Where’s the steward ? — Bar-room steward ? Berth ? Oh, any berth will do —
I have left a three-pound billet just to come along with you.
Brighter shines the Star of Rovers on a world that’s growing wide,
But I think I’d give a kingdom for a glimpse of Sydney-Side.
Run of rocky shelves at sunrise, with their base on ocean’s bed ;
Homes of Coogee, homes of Bondi, and the lighthouse on South Head ;
For in loneliness and hardship — and with just a touch of pride —
Has my heart been taught to whisper, ‘You belong to Sydney-Side.’
Oh, there never dawned a morning, in the long and lonely days,
But I thought I saw the ferries streaming out across the bays —
And as fresh and fair in fancy did the picture rise again
As the sunrise flushed the city from Woollahra to Balmain :
And the sunny water frothing round the liners black and red,
And the coastal schooners working by the loom of Bradley’s Head ;
And the whistles and the sirens that re-echo far and wide —
All the life and light and beauty that belong to Sydney-Side.
And the dreary cloud-line never veiled the end of one day more,
But the city set in jewels rose before me from ‘The Shore.’
Round the sea-world shine the beacons of a thousand ports o’ call,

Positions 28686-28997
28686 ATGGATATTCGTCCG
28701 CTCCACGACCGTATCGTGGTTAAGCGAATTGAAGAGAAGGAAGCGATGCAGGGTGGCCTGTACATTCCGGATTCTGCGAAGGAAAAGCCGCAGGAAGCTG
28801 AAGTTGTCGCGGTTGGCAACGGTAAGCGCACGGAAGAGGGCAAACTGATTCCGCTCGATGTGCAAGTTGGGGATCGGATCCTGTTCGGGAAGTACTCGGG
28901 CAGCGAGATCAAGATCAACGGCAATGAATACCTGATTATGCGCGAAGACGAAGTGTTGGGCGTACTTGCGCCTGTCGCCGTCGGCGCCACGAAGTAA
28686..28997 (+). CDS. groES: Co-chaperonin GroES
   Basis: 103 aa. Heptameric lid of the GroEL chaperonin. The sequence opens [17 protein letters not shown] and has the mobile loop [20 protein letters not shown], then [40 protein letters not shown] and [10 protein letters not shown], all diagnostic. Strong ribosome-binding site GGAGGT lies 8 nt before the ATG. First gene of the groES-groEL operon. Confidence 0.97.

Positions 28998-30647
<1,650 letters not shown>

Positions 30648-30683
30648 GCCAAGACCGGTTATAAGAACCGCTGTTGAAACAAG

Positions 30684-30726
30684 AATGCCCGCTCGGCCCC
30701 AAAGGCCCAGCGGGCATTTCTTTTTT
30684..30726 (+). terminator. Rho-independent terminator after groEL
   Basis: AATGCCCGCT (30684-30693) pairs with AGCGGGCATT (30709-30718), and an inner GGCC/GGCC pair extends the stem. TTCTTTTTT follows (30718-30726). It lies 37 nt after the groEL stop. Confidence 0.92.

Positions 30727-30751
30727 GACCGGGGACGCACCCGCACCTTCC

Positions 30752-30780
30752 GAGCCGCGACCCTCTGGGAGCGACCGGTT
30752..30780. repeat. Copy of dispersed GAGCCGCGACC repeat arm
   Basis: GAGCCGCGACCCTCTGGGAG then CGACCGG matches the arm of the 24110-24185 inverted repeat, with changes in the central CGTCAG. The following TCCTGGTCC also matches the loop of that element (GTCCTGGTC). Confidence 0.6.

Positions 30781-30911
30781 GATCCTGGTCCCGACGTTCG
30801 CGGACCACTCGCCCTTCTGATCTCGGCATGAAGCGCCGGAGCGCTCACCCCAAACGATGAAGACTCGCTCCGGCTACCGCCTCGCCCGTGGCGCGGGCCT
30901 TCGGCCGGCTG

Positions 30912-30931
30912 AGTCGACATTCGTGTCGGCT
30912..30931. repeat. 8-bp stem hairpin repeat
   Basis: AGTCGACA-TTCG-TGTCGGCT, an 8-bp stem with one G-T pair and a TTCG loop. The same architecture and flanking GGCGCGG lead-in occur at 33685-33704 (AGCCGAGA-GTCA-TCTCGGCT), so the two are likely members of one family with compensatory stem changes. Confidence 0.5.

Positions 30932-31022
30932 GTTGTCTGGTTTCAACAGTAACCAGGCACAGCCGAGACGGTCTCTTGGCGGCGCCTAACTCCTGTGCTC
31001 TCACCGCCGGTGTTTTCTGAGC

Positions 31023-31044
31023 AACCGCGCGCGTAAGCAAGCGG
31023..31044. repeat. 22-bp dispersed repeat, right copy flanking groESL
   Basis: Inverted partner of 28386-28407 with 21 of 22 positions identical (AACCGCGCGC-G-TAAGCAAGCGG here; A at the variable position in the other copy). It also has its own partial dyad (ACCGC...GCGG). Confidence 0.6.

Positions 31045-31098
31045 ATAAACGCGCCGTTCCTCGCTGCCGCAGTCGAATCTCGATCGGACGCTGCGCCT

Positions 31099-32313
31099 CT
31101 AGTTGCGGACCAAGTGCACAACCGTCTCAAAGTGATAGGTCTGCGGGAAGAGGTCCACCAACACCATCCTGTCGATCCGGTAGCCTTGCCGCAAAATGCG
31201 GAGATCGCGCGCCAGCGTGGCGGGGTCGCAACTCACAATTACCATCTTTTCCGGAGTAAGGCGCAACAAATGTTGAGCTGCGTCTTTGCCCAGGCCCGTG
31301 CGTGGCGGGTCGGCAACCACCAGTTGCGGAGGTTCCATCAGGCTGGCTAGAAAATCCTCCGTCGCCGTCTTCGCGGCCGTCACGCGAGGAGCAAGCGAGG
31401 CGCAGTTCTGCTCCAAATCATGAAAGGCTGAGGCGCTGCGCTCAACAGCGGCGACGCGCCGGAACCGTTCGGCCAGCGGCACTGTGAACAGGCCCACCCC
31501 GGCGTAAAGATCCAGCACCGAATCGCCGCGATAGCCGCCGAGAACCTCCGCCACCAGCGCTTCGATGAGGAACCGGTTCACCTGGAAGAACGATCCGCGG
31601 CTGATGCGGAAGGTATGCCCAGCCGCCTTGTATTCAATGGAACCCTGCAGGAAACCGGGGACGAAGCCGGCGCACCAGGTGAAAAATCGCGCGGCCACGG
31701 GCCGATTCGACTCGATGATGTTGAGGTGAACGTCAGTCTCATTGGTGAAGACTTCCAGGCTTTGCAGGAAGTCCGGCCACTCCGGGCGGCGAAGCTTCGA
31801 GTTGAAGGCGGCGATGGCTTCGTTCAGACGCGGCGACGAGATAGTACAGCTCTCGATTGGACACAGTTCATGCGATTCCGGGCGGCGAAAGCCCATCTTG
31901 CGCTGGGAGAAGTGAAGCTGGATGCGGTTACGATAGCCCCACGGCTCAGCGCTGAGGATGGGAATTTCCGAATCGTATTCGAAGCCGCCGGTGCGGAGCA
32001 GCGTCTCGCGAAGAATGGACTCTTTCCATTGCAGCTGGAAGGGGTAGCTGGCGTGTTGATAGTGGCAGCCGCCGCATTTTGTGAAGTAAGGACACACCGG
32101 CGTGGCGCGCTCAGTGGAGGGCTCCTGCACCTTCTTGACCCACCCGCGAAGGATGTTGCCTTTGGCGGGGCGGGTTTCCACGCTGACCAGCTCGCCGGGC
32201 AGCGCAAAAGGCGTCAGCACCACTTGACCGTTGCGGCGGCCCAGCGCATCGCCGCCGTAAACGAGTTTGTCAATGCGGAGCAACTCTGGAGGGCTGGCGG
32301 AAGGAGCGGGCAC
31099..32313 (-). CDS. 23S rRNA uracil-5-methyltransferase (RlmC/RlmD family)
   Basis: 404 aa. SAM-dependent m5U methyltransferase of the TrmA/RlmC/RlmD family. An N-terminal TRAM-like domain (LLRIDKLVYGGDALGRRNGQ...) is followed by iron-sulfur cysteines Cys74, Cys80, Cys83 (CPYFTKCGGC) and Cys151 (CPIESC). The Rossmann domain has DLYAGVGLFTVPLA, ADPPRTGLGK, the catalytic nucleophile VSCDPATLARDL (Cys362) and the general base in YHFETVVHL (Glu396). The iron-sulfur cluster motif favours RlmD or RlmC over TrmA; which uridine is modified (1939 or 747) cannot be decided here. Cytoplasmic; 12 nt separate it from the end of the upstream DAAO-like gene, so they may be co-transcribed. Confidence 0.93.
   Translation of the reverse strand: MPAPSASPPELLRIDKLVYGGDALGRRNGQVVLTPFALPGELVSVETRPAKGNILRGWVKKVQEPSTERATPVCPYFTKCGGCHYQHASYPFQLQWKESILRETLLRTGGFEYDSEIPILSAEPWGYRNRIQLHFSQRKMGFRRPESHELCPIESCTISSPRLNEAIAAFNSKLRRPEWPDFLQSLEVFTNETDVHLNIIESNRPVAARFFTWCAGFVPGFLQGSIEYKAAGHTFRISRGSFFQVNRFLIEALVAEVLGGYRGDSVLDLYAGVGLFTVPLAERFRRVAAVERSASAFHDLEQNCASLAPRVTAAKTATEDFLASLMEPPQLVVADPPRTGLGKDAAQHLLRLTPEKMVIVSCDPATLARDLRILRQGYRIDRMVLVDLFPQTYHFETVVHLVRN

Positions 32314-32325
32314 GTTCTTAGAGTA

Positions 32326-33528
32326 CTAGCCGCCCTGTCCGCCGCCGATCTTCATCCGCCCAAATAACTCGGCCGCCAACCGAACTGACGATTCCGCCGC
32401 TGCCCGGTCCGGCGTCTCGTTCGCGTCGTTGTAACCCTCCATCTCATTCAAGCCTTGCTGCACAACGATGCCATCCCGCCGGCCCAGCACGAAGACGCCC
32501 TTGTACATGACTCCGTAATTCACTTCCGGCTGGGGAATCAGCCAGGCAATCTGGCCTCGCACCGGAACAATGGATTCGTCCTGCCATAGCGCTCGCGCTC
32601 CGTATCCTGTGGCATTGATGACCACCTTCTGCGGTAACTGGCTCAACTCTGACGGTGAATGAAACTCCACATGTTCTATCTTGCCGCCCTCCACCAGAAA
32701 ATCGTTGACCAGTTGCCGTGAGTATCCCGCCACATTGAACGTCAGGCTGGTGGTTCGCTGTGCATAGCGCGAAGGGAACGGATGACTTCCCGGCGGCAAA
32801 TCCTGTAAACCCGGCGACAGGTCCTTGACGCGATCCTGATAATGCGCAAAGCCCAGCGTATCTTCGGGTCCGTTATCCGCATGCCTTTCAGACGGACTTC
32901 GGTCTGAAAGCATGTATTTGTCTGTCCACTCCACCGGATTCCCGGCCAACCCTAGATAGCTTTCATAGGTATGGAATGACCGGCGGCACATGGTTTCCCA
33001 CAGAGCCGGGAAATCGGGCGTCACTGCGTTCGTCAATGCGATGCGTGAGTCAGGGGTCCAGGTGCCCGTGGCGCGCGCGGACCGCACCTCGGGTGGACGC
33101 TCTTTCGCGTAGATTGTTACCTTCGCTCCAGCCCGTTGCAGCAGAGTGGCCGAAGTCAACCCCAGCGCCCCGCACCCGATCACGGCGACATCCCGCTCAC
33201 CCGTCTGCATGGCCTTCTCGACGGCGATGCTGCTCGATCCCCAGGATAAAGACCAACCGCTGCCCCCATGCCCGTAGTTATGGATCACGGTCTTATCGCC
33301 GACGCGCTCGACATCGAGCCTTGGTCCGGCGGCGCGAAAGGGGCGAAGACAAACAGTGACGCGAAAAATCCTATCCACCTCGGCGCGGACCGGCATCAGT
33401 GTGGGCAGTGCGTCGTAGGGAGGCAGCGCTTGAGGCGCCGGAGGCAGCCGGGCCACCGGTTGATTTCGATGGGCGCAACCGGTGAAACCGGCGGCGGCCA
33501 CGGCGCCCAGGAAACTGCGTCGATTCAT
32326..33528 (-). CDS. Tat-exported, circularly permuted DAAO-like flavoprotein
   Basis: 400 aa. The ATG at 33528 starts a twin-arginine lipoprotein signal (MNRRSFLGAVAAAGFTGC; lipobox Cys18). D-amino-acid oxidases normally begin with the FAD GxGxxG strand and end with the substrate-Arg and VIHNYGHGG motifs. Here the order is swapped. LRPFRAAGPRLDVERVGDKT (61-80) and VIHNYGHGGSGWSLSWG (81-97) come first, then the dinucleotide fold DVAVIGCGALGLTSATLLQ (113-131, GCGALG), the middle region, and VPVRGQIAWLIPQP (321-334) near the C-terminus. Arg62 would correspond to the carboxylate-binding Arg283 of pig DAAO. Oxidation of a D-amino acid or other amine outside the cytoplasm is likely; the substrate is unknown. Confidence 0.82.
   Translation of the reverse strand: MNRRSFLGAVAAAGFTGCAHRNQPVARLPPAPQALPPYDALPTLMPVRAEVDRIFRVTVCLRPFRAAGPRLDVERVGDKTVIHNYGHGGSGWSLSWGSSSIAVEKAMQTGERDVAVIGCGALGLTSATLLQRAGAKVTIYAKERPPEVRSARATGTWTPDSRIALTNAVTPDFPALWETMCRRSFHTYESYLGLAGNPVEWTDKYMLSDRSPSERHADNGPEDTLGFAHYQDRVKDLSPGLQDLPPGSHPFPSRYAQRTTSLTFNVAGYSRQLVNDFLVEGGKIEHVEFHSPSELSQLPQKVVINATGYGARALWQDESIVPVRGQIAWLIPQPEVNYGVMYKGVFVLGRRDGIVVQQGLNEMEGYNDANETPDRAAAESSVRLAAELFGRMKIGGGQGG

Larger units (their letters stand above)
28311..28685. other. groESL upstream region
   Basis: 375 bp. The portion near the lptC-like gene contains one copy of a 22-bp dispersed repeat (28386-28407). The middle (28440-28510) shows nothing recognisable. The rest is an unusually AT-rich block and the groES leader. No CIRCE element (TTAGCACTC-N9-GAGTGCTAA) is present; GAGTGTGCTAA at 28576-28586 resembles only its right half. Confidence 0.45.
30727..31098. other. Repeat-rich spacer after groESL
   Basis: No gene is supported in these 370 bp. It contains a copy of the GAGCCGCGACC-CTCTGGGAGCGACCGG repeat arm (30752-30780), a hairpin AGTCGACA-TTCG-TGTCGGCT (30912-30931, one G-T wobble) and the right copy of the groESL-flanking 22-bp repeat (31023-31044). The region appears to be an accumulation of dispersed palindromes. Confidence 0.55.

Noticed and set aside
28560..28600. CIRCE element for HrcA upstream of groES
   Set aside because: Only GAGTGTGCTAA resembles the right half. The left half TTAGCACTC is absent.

But the harbour-lights of Sydney are the grandest of them all !
Toiling out beyond Coolgardie — heart and back and spirit broke,
Where the Rover’s Star gleams redly in the desert by the ‘soak’ —
But says one mate to the other, ‘Brace your lip and do not fret,
‘We will laugh on trains and ’buses — Sydney’s in the same place yet.’
Working in the South in winter, to the waist in dripping fern,
Where the local spirit hungers for each ‘saxpence’ that we earn —
We can stand it for a season, for our world is growing wide,
And they all are friends and strangers who belong to Sydney-Side.
‘T’other-siders ! T’other-siders !’ Yet we wake the dusty dead ;
It is we that send the backward province fifty years ahead ;
We it is that ‘trim’ Australia — making narrow country wide —
Yet we’re always T’other-siders till we sail for Sydney-side.
Henry Lawson. Verses Popular and Humorous, Angus and Robertson, Sydney, 1900, pages 10-12
’buses = omnibuses; long enclosed vehicles, used for public transport; unlike modern buses, these were horse-drawn contraptions
t’other-siders = a term used by Western Australians to denote those from the Eastern states of Australia (that is, regarding people from “the other side” of the Australian continent)